That U.S. commitment was tested when insurrectionist Iraqi army officers executed their country’s last king, the Western-friendly Faisal II, in Baghdad in the summer of 1958. Camille Chamoun, the Christian leader of Lebanon and an opponent of Nasser, asked for American aid against the backdrop of the coup in Iraq and looming civil war in his own country. (The revolution in Iraq had little connection to Nasser, but the U.S. didn’t initially grasp that.) In keeping with the grand domino theorizing of that period, U.S. officials worried that if they didn’t act decisively, U.S. partners such as Lebanon and Jordan would be next to fall to Nasserite nationalism and, by extension, Soviet communism.
Eisenhower hastily convened a meeting with his top national-security advisers on the day of the Iraqi king’s downfall. John Foster Dulles, a consummate Cold Warrior and the U.S. secretary of state at the time, argued that a failure to heed Chamoun’s call would signal to the Soviets that the United States wasn’t ready to take risks for its allies, and would thus mean “the decline and indeed the elimination of our influence—from Indonesia to Morocco.” In a calculation that has been turned on its head today, the president maintained that “to lose this area by inaction would be far worse than the loss in China, because of the strategic position and resources of the Middle East.” His team insisted that the U.S. was on sound footing to intercede militarily in another country’s civil war, because Lebanon’s president had invited them in, a poignant point to read today as Iraqi officials seek to kick the U.S. military out of the country in retaliation for Soleimani’s killing. As for intervening in Iraq as well, Eisenhower, a celebrated World War II general who was typically cautious about taking military action, dismissed the notion as unworkable. In an illustration of just how new all this was to Americans, Eisenhower’s speech announcing the operation included a geography lesson, noting that Lebanon was “a small country, a little less than the size of Connecticut” and that Iraq was “nearby.” He was also mindful of the risks. “I realize we are opening a Pandora’s Box here,” a jumpy Eisenhower told Britain’s equally nervous prime minister on the eve of deploying the Marines to Lebanon.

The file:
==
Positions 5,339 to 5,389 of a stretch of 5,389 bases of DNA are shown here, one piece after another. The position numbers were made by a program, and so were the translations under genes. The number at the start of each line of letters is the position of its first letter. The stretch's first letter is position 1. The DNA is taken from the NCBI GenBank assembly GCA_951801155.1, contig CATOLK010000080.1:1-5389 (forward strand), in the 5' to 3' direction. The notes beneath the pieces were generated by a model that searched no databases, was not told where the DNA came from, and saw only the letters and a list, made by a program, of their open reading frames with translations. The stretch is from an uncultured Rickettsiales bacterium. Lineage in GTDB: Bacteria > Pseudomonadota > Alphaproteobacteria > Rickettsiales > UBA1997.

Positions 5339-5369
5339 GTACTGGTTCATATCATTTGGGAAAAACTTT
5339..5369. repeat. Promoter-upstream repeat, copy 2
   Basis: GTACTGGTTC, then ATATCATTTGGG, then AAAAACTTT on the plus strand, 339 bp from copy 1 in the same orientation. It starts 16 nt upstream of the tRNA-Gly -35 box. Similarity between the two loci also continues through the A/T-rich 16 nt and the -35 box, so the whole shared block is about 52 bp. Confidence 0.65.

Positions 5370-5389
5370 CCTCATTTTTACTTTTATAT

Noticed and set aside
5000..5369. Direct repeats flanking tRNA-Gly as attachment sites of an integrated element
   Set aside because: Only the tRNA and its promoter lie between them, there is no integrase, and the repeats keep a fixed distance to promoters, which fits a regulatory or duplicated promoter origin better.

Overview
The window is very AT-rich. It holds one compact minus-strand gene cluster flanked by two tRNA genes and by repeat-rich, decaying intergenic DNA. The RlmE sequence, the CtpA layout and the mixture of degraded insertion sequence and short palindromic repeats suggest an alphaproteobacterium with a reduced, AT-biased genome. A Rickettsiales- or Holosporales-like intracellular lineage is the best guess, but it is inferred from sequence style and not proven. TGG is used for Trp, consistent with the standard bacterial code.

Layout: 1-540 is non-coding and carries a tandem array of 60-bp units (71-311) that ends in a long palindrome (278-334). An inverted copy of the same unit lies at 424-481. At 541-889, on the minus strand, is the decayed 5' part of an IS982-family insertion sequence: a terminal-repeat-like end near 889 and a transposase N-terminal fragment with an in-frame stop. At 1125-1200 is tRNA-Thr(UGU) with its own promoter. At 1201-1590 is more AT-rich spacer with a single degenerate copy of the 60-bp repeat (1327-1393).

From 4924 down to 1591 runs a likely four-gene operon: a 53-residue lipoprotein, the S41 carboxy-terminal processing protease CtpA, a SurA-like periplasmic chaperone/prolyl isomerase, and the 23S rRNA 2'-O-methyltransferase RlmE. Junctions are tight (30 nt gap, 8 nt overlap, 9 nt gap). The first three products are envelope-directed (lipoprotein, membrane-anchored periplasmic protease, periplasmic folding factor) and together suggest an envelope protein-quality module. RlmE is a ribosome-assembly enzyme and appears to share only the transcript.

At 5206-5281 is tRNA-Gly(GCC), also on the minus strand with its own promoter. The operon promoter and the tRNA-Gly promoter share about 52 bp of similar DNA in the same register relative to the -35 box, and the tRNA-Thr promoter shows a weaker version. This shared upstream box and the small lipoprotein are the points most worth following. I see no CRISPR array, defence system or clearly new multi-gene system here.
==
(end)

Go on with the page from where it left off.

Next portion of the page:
The episode and its aftermath are essential to understanding how the United States went from being deeply apprehensive about getting involved militarily in the Middle East to conducting more military interventions there than in any other region in the world. The trajectory of U.S. involvement is one of American leaders gradually putting stock in their ability to achieve their objectives through discrete military action and then investing everything in costly military misadventures, to the point that we’ve come full circle: The American public and its leaders are profoundly ambivalent about even limited and critical missions, such as the campaign against the Islamic State in Iraq and Syria.